Bright blooms of yarrow are popping up around the garden again. These flowers do have a tendency to move all over the garden, but I have come to let them go. After all the feathery foliage and beautiful blossoms are a welcome sight from spring through fall. I find the more moisture they get, the happier they are. Who wouldn’t want to see this bright flower in fall when all others have gone to sleep? I know the pollinators are happy to see it still blooming.
Native geraniums are back too brightening up the fall garden. I am amazed at this plant. It never really stops flowering if you deadhead it, even in the heat of summer. These are my go to flowers, to fill in reliably and bloom in conditions where other more particular flowers would never tread.
My native potentilla ‘Tangerine’ shrub is back for more blooming. The color is stunning this fall. Sometimes the heat of summer will wash out the color to a more yellow, but this cool fall weather is producing an incredible flower I am glad I did not miss.
Dwarf echinacea continues to resurface. Just when I think it is finished, I find new blooms popping up. It is just loving this cool, wet weather, and I am loving seeing these bright pink petals.
An unusual rudbeckia has decided to start blooming in the meadow. It is a small plant but it has a spectacular flower. I was ecstatic to see it in the cold, rain when most of the other rudbeckias have gone and only seed heads remain.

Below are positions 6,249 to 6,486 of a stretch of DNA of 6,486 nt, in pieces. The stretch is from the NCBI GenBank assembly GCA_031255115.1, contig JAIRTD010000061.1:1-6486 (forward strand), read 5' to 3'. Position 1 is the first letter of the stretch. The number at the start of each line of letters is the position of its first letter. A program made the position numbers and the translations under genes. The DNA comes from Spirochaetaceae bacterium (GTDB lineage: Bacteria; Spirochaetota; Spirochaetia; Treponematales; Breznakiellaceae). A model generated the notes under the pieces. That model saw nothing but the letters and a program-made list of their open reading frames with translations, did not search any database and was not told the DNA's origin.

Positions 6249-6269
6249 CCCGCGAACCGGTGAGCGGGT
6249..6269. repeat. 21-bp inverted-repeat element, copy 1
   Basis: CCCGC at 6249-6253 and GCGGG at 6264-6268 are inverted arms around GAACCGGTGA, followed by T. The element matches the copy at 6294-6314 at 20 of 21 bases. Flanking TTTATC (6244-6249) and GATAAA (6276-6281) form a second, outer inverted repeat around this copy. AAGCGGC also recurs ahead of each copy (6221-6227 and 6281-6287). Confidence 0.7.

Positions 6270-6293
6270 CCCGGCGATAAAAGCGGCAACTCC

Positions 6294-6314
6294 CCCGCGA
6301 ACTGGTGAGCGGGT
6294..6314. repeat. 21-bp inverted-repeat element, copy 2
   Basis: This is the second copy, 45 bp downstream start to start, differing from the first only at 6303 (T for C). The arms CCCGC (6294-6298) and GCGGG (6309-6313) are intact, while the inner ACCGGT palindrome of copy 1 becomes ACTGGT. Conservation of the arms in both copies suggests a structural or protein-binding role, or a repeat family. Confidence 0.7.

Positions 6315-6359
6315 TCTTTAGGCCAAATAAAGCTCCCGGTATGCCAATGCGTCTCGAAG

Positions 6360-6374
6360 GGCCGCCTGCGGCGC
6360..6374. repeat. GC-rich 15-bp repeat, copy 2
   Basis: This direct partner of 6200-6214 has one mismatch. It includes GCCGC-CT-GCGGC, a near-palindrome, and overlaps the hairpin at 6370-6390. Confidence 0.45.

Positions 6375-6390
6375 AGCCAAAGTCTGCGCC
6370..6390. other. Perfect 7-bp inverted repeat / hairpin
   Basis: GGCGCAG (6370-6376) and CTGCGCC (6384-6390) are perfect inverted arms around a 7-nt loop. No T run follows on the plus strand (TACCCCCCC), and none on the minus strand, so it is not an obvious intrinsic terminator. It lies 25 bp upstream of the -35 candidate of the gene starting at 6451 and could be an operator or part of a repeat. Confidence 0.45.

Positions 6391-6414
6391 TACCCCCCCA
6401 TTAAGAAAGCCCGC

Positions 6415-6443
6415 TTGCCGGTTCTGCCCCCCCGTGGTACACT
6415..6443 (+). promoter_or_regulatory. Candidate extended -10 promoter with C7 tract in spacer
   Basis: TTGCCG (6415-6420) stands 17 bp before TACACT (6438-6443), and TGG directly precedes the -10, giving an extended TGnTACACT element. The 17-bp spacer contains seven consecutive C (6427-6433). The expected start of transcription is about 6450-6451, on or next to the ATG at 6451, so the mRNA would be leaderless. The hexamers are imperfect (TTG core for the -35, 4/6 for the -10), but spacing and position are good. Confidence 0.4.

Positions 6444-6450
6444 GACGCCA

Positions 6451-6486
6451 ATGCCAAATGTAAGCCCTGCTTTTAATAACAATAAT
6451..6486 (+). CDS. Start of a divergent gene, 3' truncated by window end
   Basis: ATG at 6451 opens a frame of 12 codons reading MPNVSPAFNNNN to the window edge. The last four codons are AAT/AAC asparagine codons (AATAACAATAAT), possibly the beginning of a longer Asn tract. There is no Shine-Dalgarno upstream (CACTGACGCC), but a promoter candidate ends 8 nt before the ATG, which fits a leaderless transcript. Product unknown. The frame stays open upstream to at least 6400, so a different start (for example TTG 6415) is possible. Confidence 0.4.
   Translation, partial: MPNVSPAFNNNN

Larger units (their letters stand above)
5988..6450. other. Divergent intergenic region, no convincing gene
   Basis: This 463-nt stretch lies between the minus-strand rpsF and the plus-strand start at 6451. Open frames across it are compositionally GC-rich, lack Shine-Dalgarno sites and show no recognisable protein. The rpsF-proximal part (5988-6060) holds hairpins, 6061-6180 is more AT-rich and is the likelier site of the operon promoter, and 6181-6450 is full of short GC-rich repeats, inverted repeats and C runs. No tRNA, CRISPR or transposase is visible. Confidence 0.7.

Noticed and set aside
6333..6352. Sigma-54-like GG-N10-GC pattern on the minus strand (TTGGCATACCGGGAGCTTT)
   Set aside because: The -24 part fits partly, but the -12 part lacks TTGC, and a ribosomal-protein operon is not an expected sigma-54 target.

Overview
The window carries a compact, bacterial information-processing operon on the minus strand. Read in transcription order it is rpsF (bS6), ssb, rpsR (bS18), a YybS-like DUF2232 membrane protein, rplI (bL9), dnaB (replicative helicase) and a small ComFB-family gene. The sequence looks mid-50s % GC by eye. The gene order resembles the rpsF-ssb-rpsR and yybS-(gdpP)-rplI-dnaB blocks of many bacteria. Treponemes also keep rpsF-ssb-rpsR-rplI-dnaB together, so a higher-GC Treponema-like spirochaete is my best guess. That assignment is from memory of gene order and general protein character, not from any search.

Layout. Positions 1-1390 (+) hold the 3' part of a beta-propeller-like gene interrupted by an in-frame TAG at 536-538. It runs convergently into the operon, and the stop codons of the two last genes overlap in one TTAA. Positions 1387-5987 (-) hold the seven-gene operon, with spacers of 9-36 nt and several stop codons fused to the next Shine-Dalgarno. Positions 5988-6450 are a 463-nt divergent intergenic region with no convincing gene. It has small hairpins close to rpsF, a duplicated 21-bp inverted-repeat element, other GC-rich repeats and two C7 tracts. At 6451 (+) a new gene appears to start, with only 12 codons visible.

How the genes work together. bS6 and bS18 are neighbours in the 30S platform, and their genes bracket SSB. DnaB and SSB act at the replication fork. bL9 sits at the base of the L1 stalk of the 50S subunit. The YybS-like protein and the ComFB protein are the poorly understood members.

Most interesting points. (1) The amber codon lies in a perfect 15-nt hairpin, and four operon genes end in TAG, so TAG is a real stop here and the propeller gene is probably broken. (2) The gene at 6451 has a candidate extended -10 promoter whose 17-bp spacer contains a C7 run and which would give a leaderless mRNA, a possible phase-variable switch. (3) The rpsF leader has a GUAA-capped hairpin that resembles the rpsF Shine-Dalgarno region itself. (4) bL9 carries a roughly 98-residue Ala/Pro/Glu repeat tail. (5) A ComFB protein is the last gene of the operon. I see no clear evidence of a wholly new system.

And speaking of fall color, it is also time to reveal my Autumn Walk Challenge photo. Carolyn@This Grandmother’s Garden, challenged bloggers to walk everyday this autumn and take your camera to capture your experience. While most of my walking was done in my garden daily, I was able to get away for a long walk one day to Beaver Lake Nature Center about 45 minutes from my house. I plan to do a whole post about this for my Beautiful Wildlife Gardens first Saturday in November post. It is an amazing place every season. This image is of the lake on a wonderful, still a bit foggy, fall morning. There were thousands of geese on the other side of the lake out of sight, but this image is one of tranquility.
“Listen! the wind is rising,
and the air is wild with leaves,
We have had our summer evenings,
now for October eves!”
– Humbert Wolfe
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Special Note: My friends at Walkabout Chronicles have been busy revamping their wonderful website/blog. Guest posts, like mine, can now be found at Walkabout Chronicle Friends. My latest post is, Wander. I hope you enjoy it.
Hope you enjoyed my first post at Beautiful Wildlife Garden, If You Build It…. I blog the first Saturday of every month at BWG. Check out my next post the first Saturday in November.
I’ll also be joining Tootsie Time’s Fertilizer Friday. So drop by to check out all the wonderful flowers.
Shameless Book Flaunt–For those that have asked my poems were published in the book, The Moment I Knew. You can order the book from the publisher Sugati Publications where more of the proceeds go to the womens’ groups chosen by the authors. Free shipping from the publisher as well. You can also order it from Amazon soon. I hope you enjoy the book and I would love to hear your feedback on my poems.